By Rabbi Harvey J. Winokur | Temple Kehillat Chaim
Are we are losing our ability to talk civilly to each other as a nation and in our own Jewish community and congregation about Israel and other issues?
The stakes are high. Civil discourse is the essence of democracy and of a healthy community. We are witnessing a toxic time where issues play out with all-too-raw and unthinking emotion. It is disturbing when forums about health care, gun control and immigration routinely result in name-calling, interruption of speakers and vilification of those with whom we disagree.
Regardless of our personal politics, we should be troubled by the tone and tenor of debate in America, especially now within the Jewish community with regard to the Iran deal. We should be alarmed when the president feels it necessary to weigh in during a national webcast to Jewish organizations to call the attacks on Congressman Jerrold Nadler of New York “appalling” and rejected the notion that there is equivalence between the virulence of the assaults on Jewish supporters of the deal and the suggestions of disloyalty from the deal’s Jewish opponents, as The New York Times reported Aug. 29.
I believe we face a landmark moment in America, in Israel and in our Jewish community. Our sages taught that it was sinat chinam (causeless hatred) that brought about the destruction of the Temple.
That type of hatred is present in our midst. It is time to lift our voices in a call for civil discourse and ethical disagreement.
On the eve of Sept. 13, we will fill the sanctuaries for the High Holidays. Members who support the deal will pray alongside those who do not. If the harsh judgments and rhetoric continue between Washington and Jerusalem and our American Jewish community, we will be deprived of the deep commonality that binds us together.
Calling those who oppose the deal “warmongers” shuts shown constructive debate; calling those who support the deal “enablers of a second Holocaust” ends thoughtful discourse.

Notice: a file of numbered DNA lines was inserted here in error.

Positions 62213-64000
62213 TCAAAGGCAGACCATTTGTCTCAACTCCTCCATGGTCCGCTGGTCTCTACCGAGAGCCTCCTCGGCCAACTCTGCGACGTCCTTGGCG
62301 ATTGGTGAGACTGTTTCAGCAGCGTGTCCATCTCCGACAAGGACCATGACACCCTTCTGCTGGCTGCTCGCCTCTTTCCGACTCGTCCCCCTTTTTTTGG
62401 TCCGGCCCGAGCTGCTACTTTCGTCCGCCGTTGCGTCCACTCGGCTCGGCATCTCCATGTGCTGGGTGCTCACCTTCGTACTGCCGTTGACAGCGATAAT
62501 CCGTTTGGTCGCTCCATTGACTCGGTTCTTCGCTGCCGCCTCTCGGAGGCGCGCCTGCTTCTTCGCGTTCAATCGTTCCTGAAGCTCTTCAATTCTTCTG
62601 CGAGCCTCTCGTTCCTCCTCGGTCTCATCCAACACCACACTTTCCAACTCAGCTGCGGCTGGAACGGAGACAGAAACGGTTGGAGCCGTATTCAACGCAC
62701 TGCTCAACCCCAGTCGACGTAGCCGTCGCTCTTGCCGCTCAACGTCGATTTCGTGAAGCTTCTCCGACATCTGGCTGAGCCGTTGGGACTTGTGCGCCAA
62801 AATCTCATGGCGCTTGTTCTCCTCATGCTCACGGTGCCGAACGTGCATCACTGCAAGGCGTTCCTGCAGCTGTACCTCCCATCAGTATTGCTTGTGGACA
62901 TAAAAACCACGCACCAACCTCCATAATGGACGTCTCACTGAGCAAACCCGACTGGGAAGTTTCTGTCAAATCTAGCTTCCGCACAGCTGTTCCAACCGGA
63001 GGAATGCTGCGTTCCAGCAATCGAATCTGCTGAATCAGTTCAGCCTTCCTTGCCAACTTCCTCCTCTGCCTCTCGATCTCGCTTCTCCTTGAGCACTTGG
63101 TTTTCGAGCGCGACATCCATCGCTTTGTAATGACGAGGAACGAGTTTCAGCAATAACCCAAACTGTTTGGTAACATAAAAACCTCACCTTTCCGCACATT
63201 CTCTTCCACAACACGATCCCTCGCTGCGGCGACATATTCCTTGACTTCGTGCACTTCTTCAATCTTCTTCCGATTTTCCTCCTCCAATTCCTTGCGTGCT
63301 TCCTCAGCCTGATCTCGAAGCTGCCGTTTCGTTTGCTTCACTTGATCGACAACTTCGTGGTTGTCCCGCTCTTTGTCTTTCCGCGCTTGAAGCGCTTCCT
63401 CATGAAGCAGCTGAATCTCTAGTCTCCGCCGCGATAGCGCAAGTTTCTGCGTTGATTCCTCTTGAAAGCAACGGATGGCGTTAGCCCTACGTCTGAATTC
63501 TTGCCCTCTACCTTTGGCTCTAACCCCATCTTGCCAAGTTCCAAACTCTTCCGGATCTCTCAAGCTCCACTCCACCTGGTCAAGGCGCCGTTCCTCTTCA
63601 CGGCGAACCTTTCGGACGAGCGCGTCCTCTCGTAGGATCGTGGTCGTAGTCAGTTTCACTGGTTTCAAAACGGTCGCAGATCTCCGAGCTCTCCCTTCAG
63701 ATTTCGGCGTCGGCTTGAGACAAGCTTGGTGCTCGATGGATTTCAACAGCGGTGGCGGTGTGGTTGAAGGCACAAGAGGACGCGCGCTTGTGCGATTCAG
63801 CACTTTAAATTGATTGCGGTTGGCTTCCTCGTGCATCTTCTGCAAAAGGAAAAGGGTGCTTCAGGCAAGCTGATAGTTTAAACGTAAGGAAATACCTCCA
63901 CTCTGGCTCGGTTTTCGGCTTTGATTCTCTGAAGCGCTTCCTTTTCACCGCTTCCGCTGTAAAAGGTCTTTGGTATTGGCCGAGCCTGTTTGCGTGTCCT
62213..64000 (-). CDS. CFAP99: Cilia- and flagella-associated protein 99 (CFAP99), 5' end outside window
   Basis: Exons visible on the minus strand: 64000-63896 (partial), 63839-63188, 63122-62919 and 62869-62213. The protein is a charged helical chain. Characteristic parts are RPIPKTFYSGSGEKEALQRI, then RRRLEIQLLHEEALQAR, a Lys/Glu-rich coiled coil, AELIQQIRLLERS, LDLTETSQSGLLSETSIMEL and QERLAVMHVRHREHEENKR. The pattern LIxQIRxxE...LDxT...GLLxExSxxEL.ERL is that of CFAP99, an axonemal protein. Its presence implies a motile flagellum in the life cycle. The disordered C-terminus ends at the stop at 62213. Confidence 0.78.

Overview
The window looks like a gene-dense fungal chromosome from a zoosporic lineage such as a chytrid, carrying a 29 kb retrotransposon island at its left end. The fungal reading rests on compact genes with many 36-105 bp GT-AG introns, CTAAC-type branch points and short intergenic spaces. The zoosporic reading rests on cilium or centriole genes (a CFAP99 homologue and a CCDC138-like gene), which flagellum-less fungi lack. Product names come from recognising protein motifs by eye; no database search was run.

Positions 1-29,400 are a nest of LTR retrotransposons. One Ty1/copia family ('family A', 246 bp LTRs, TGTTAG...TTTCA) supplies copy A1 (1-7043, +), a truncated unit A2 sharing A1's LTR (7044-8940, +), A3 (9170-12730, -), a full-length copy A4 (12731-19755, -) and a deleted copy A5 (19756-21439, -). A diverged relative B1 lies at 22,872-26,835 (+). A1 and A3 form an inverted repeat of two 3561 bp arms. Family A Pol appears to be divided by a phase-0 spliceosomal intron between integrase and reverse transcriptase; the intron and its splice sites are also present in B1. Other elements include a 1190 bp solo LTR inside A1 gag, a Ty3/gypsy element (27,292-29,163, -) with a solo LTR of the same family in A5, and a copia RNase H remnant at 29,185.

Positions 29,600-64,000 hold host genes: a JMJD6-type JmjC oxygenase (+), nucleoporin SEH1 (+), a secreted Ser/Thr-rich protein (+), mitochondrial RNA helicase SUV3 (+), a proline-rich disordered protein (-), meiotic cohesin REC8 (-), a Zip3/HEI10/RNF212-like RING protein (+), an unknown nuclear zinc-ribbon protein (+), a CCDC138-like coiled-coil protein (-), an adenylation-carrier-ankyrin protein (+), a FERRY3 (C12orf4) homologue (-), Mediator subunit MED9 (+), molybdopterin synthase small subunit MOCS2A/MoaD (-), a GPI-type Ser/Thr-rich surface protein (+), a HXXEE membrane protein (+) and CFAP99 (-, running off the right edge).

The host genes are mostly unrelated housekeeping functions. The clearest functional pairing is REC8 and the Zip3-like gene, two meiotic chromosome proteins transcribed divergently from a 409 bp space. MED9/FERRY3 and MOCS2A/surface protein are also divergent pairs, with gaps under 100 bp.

With such significant stakes, thoughtful debate is not only warranted, but also essential. That is what our tradition calls a machloket l’shem shamayim, a debate for the sake of heaven.
Our Jewish Federation ended its silence on the Iran nuclear deal Tuesday, Aug. 18, announcing its support for renegotiating the agreement rather than ratifying it as is. But Federation acknowledged that it “cannot be assumed to represent the views and opinions of the entire Atlanta Jewish Community,” clearly a nod to the intensely disparate views with our community.
The Central Conference of American Rabbis, the organization that represents almost 2,000 Reform rabbis, acknowledged the acrimony accompanying the debate by ending its statement on the Iran deal with the following: The CCAR “believes in vigorous debate but that discourse must be civil and constructive. … There must be an open and welcoming tent as we continue to debate not only the future of this agreement, but also the very nature of what it means to be pro-Israel. Our Movement is deeply pro-Israel, though we express that core conviction in many different ways. No one should be compelled to defend his or her Zionism or support for Israel as we express legitimate views, both pro and con, about this most difficult issue.”
Recognizing the disparity within the Reform movement, the CCAR chose not to take a formal stand on the deal.
As we reflect on our actions over the past year during the coming Days of Awe, may we resolve that we can disagree, but in doing so we can act in a civil and respectful manner to each other. Ken yehi ratson — may this reflect the will of the Eternal.